Edward Hauck’s patent is one of at least twenty issued in the United States between 1870 and 1920 for improvements to cocktail shakers. [11-178]
David Wondrich notes: ‘Type 4’ did not have its own name until the beginning of the 21st century. Before that, this type was simply called a cocktail shaker or three-piece shaker. It was rarely used in American bars, but it was used in other countries, particularly Japan. In the late 1990s, Dale DeGroff began calling this type of shaker a cobbler shaker, drawing on a term previously used in England for various types of shakers in general, including ‘Type 1’ and ‘Type 2’. Today, however, it is used exclusively to refer to ‘Type 4’. [11-179]
The time after 1900
By 1900, shaking in the shaker was probably no longer so popular, and ‘throwing’, that is, pouring from one cup to another, was also hardly used, because at that time it was complained that these techniques had fallen into oblivion and that only stirring was done. 
But this soon changed again. In prohibition times, more cocktail shakers were sold than ever before, because people were now preparing mixed drinks at home. 
But this soon changed again. In prohibition times, more cocktail shakers were sold than ever before, because people were now preparing mixed drinks at home. [12-6]
If you would like to know more about shakers from the time after 1900, please refer to source  .
We hope that with this contribution we have sufficiently answered the question of the students and send our best regards.
- http://thehistorians-jaredbrown.blogspot.com/2012/10/tools-of-trade-story-of-shaker.html Anistatia Miller & Jarred Brown: Tools of the trade: the story of the shaker. 5. Oktober 2012. | Barklassik – Teil 1: Die Shaker-Story. Mixology 1/2010, Seite 34-36.
- https://de.wikipedia.org/wiki/Personalunion_zwischen_Gro%C3%9Fbritannien_und_Hannover Personalunion zwischen Großbritannien und Hannover.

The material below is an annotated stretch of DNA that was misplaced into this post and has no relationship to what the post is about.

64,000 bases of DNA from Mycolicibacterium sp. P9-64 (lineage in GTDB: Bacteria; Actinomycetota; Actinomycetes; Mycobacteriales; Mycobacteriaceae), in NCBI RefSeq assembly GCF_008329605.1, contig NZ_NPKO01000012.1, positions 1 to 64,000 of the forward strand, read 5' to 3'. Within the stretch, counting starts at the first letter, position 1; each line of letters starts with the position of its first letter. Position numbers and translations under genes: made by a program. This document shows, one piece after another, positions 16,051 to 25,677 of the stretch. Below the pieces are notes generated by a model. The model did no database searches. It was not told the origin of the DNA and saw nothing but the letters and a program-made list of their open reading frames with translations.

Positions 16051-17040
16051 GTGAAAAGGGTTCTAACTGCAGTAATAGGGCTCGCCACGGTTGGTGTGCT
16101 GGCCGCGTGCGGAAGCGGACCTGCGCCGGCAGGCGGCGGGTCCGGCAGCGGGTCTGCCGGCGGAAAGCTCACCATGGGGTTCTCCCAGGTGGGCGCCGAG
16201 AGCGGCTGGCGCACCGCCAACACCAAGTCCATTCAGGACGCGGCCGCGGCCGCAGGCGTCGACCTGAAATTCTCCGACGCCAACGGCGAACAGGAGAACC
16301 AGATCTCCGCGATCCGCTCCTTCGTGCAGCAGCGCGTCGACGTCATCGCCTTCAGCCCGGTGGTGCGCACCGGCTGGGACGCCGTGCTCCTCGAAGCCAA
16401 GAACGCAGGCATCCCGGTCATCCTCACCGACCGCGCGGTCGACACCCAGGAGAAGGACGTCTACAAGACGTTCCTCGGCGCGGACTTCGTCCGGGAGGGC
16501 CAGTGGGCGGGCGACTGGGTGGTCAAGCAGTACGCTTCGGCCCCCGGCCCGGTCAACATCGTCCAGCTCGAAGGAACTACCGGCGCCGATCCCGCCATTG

- https://archive.org/details/in.ernet.dli.2015.271837/page/n867/mode/2up The Oxford English Dictionary. Volume XI. T-U. Oxford, 1933.
- https://patentimages.storage.googleapis.com/5f/a6/31/3f2abc90df9736/US300867.pdf United States Patent Office. Edward J. Hauck, of Brooklyn, New York. Shaker for mixing drinks. Specification forming part of Letters Patent No. 300,867, dated June 24, 1884.
- https://archive.org/details/bub_gb_syYZAAAAYAAJ/page/255/mode/2up?q=%22Now+fill+your+tumbler+half-way%22 Anonymus (Charles Astor Bristed): Sketches of American society. Catching a lion. Fraser’s magazine for town and country. London, September 1850.
- Harry McElhone: „Harry“ of Ciro’s ABC of Mixing Cocktails. London, Dean & Son Ltd, 1923.
- Robert Vermeire: Cocktails. How to Mix Them. 1922.
- https://nyshistoricnewspapers.org/lccn/sn83030390/1851-06-19/ed-1/seq-3/#date1=01%2F01%2F1725&index=0&date2=12%2F31%2F2020&searchType=advanced&SearchType=prox5&sequence=0&words=Cobbler+Mixers&proxdistance=5&to_year=2020&rows=20&ortext=&from_year=1725&proxtext=%22cobbler+mixer%22&phrasetext=&andtext=&dateFilterType=range&page=1 Evening Post. New York, 19. Juni 1851, Seite 3.
- https://books.google.de/books?id=ZArVAAAAMAAJ&printsec=frontcover&hl=de&source=gbs_ge_summary_r&cad=0#v=onepage&q=julep&f=false G[eorge] G. Foster: New York by gas-light. New York, 1850.
- David Wondrich & Noah Rothbaum (Hrsg.): The Oxford Companion to Spirits & Cocktails. ISBN 9780199311132. 2022.
- https://arrow.dit.ie/cgi/viewcontent.cgi?article=1027&context=dgs Shaken not Stirred – The Evolution of the Cocktail Shaker. 1st Dublin Gastronomy Symposium June 5 – 6th 2012, DIT, Cathal Brugha Street, Dublin.
- https://de.wikipedia.org/wiki/Cocktail-Shaker Cocktail-Shaker.
- Charlie Paul: American and other drinks. Containing the most approved recipes, for making the principal „drinks“ used in the United States and throughout the world. London, 1884.
- Charlie Paul: American and Other Iced Drinks Containing the Most Approved Recipes for Making the Principal „Drinks“ Used In the United States and Throughout the World. London, McCorquodale & Co. Limited, London, 1887.
- Charlie Paul: American and other Iced Drinks. London, McCorquodale & Co, 1902.
- E. Ricket & C. Thomas: The Gentleman’s Table Guide. London, 1871.